Paul Ryan

Paul Ryan at the 2012 Republican National Convention/
photo by Alan Clanton, Thursday Review

Ryan Says He’s Not Running:

But Other Candidates Share His Vision

| published April 27, 2016 |

By R. Alan Clanton , Thursday Review editor

U.S. House Speaker Paul Ryan says he isn’t running for President. He has said it many times in recent weeks, and last week issued a Lyndon Johnson-like blanket statement, including a declaration of “I will not seek, nor will I accept…” paraphrase of LBJ’s famous speech.

But as the fight for the Republican nomination drags on, with front-runner Donald Trump amassing what may soon be an insurmountable lead even as rivals Ted Cruz and John Kasich vow to battle onward toward a contested convention, talk of a “third way” has only accelerated. Speaker Ryan remains at the top of the list of anti-Trumps—candidates with the ability to unite the GOP if Trump is denied the nomination in Cleveland.

Though Trump leads in the delegate count, his rivals—especially Cruz—have amassed their own substantial slate of delegate, enough, some math experts believe, to prevent Trump from winning outright on the first round of balloting. Under Republican National Committee rules, if no candidate achieves the necessary 1,237 delegate votes upon completion of the first ballot at the convention, then delegates begin the process of being released to vote as they choose. Though the door swings both ways, as Trump often points out, Cruz and Kasich have made no particular secret of the fact that their strategies now depend almost entirely on an inconclusive first round of votes, triggering an “open” convention, also known as a contested convention.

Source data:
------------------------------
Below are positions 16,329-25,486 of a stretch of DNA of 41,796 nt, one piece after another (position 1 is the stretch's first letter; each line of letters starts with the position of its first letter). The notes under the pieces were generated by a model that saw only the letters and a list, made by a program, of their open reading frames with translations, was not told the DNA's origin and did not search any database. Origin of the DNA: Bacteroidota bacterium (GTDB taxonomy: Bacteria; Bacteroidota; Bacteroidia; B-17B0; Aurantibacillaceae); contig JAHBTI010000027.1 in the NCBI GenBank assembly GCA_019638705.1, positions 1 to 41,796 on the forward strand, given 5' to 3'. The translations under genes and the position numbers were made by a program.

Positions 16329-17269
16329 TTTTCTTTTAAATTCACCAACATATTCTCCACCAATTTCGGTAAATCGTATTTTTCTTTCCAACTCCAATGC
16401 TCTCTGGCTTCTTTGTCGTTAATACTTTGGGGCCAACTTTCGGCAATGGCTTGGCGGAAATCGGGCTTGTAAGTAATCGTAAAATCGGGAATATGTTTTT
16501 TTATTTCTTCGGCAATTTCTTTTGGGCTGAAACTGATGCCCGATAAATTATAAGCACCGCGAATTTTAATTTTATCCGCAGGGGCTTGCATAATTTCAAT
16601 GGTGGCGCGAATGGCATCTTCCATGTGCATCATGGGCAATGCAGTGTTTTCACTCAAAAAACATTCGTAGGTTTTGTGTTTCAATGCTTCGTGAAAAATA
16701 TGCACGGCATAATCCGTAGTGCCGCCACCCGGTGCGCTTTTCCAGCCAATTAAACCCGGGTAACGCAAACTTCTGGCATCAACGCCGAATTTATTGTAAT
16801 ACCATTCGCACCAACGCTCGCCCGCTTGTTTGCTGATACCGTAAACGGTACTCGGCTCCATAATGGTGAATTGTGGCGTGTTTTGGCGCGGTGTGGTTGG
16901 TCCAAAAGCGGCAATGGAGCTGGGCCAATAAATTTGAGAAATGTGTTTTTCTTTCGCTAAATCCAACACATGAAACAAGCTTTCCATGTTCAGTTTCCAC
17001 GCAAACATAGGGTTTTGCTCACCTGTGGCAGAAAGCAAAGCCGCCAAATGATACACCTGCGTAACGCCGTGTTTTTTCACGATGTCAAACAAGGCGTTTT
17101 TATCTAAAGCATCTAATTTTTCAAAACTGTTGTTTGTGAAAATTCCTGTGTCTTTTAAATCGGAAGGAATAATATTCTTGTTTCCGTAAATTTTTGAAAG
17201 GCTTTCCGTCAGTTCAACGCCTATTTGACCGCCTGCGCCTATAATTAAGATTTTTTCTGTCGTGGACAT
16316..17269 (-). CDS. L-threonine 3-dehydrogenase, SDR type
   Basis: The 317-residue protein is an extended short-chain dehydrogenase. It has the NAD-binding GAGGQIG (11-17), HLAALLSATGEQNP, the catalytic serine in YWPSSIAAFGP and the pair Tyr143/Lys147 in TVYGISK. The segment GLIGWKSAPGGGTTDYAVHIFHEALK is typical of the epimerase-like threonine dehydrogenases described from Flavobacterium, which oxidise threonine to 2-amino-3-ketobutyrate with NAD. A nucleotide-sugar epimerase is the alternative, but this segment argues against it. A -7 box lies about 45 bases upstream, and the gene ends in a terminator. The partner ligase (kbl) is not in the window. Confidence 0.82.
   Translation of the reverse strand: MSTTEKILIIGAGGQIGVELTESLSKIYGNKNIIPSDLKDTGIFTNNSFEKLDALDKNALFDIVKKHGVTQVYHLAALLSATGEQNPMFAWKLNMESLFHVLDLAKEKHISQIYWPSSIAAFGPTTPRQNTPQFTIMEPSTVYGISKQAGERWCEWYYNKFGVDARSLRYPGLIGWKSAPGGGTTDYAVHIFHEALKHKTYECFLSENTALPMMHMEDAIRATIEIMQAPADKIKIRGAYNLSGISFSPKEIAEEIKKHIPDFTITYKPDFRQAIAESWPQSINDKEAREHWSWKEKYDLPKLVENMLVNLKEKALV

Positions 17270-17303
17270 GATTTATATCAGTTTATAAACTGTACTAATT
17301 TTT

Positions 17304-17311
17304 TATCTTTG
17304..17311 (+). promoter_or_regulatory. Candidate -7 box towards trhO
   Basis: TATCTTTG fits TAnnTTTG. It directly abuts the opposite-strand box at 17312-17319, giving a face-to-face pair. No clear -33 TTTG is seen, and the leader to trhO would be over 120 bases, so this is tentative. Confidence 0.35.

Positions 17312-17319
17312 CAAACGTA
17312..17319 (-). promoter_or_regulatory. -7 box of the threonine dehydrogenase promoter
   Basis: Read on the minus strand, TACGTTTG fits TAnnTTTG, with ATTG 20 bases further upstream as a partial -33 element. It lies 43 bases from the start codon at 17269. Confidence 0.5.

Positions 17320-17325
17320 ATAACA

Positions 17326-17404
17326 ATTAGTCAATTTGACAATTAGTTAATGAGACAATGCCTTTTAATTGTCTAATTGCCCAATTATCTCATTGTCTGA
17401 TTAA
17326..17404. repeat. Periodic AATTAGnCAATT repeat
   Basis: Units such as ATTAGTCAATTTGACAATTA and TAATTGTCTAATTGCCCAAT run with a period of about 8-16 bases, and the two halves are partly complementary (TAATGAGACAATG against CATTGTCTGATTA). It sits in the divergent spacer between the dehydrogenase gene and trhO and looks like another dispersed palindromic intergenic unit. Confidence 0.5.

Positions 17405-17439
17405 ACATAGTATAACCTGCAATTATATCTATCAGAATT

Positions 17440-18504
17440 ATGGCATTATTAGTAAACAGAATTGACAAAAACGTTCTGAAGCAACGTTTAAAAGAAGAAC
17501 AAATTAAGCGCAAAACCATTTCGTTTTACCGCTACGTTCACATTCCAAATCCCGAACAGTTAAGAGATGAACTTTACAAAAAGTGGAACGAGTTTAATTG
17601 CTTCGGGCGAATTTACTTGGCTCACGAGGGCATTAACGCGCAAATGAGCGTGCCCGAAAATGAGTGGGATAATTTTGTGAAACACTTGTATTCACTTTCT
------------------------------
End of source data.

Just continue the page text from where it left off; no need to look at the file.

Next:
“Open” convention is a nice way to describe the sort of convention Republicans have not experienced since 1964—the last year that the delegate count at the time of the opening gavel essentially preordained the outcome. The only time since 1964 that the GOP has seen any real drama was in 1976, when President Gerald Ford and challenger Ronald Reagan fought feverishly and tenaciously for every delegate, battling to the very doors of the convention. Ford managed to prevail on the first ballot.

In the meantime, get ready for what may be the first truly brokered convention for the Republicans in generations.